The natural logarithm is the amount of time needed to reach a certain level of growth with continuous compounding. Notice that although it gives an estimate, the Rule of 72 is less precise as rates of return increase. Hence, adding 1 (for the 3 points higher than 8%) to 72 leads to using the rule of 73 for higher precision. The content contained in this blog post is intended for general informational purposes only and is not meant to constitute legal, tax, accounting or investment advice. You should consult a qualified legal or tax professional regarding your specific situation. No part of this blog, nor the links contained therein is a solicitation or offer to sell securities.

Continuous compounding

The chart below compares the numbers given by the Rule of 72 and the actual number of years it takes an investment to double. Certain sections of this blog may contain forward-looking statements that are based on our reasonable expectations, estimates, projections and assumptions. Past performance is not a guarantee of future return, nor is it indicative of future performance.

In the above scenario, every $1,000 you invest today represents around $16,000 by retirement, based on historical averages. This knowledge might cause you to reevaluate your current financial priorities. To further underscore the importance of compound returns, consider Warren Buffett. As you can see from the table above, the rule of 69.3 yields more accurate results at lower interest rates.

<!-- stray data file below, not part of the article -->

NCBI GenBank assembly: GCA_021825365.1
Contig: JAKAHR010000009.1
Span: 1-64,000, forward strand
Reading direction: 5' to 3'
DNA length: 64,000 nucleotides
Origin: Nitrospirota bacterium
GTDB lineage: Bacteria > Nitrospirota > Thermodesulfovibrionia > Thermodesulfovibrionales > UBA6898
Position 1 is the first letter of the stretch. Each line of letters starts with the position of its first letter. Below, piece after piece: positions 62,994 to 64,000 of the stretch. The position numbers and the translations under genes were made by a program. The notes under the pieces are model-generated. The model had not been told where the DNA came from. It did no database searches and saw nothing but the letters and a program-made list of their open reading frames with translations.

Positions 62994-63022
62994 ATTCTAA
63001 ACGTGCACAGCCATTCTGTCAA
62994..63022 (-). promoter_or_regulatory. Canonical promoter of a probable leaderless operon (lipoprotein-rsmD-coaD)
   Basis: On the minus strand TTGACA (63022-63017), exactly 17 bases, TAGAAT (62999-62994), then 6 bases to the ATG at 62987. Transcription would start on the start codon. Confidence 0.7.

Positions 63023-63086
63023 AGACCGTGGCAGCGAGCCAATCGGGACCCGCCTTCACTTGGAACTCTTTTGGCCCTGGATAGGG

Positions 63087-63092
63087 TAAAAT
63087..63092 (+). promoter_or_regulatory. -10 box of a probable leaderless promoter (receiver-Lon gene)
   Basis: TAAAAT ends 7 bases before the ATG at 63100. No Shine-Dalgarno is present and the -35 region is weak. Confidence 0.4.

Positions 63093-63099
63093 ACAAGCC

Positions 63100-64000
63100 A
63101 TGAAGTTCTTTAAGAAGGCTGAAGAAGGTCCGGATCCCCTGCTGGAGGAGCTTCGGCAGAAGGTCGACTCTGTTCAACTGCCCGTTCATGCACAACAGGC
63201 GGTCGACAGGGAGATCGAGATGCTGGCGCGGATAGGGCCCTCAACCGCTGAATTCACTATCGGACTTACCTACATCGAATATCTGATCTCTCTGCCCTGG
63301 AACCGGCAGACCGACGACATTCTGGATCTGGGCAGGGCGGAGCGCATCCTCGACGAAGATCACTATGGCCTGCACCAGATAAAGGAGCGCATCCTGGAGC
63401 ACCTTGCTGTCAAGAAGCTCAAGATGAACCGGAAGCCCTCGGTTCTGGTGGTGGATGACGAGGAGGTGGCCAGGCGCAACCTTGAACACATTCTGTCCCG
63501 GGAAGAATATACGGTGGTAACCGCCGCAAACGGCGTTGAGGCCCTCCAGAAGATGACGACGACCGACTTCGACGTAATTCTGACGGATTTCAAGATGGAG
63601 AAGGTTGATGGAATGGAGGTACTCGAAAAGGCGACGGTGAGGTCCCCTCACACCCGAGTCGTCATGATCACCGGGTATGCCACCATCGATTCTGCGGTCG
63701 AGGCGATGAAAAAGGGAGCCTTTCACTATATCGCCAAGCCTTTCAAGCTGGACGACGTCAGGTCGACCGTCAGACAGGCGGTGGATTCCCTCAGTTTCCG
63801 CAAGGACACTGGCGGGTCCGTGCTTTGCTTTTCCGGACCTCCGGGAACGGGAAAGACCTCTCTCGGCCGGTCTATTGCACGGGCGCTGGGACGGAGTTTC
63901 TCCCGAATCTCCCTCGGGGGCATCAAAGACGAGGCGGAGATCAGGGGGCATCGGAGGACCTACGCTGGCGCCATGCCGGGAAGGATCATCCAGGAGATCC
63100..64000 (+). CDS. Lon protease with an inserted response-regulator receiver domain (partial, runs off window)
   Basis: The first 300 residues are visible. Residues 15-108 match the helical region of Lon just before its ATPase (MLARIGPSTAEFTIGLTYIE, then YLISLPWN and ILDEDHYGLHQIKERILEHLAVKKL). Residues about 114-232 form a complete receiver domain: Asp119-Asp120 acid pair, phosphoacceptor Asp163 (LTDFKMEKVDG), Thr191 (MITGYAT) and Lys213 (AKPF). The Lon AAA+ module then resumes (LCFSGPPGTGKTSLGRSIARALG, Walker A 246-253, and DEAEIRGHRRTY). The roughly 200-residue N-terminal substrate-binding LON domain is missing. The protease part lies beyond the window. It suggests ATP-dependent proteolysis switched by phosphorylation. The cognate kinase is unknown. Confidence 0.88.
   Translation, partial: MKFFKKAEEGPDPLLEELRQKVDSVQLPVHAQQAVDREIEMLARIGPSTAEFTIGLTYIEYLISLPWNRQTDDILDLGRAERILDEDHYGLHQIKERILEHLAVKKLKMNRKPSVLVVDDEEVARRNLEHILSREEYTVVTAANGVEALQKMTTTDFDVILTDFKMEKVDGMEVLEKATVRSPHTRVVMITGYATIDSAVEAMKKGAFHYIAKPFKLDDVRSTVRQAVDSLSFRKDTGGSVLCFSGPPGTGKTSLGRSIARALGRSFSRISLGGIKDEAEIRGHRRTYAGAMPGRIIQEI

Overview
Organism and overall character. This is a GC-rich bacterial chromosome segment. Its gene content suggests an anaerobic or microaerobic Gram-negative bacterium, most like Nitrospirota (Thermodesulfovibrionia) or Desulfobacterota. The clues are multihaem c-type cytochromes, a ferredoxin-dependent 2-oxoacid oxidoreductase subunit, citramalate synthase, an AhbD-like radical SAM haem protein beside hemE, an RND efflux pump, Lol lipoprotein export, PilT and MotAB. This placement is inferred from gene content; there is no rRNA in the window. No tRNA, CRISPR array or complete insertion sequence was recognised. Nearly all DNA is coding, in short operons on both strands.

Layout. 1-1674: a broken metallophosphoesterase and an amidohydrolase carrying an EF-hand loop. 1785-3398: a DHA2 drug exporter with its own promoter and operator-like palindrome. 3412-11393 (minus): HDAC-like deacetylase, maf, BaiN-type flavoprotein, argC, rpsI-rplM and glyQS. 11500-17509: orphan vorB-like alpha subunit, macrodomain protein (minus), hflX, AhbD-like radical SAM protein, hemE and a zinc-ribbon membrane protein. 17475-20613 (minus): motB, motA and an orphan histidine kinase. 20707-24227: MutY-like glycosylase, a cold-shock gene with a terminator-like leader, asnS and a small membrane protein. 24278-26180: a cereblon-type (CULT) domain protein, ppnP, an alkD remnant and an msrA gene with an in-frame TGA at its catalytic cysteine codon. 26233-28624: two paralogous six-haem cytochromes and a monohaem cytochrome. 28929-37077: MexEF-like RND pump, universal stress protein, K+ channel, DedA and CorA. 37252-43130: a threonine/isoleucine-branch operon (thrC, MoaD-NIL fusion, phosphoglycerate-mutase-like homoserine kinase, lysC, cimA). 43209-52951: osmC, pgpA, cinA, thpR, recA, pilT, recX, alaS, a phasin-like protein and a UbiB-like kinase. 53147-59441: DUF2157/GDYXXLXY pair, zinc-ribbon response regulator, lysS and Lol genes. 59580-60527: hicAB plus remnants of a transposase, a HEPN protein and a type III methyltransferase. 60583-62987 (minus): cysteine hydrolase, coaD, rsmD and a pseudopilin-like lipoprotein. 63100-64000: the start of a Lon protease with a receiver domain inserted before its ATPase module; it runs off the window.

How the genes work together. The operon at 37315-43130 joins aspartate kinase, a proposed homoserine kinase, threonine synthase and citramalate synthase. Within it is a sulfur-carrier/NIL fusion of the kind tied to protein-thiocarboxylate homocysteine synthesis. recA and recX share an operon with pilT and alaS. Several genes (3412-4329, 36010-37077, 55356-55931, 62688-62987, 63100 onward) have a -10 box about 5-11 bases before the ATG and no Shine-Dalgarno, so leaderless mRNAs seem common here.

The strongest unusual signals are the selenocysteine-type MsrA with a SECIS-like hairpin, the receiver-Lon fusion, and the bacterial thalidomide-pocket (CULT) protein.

How to Calculate the Rule of 72?

Learn financial statement modeling, DCF, M&A, LBO, Comps and Excel shortcuts. However, the effective interest rate used in the equation is not in percentage form. On that note, using Excel (or a financial calculator) is recommended for a more precise figure, especially in higher stake circumstances. Get stock recommendations, portfolio guidance, and more from The Motley Fool’s premium services. Here’s how to invest in Palantir Technologies, a software company focused on data security and AI solutions for maximizing data.

How to Calculate the Rule of 72

Consider working with a financial advisor to develop a plan to meet your long-term financial goals. You can also apply the Rule of 72 to debt for a sobering look at the impact of carrying a credit card balance. Assume a credit card balance of $10,000 at an interest rate of 17%. If you don’t pay down the balance, the debt will double to $20,000 in approximately 4 years and 3 months. In addition to being a useful estimation tool that can help formulate investment objectives, the Rule of 72 is also a helpful method for comparing investments. For higher rates, a larger numerator would be better (e.g., for 20%, using 76 to get 3.8 years would be only about 0.002 off, where using 72 to get 3.6 would be about 0.2 off).

Examples of How the Rule of 72 Formula Works

Professionals take advantage of complicated models to answer this question, but the rule of 72 is a tool that anyone can use. Replacing the “R” in R/200 on the third line with 7.79 gives 72 on the numerator. This shows that the rule of 72 is most accurate for periodically compounded interests around 8%. Similarly, replacing the “R” in R/200 on the third line with 2.02 gives 70 on the numerator, showing the rule of 70 is most accurate for periodically compounded interests around 2%. An early reference to the rule is in the Summa de arithmetica (Venice, 1494. Fol. 181, n. 44) of Luca Pacioli (1445–1514).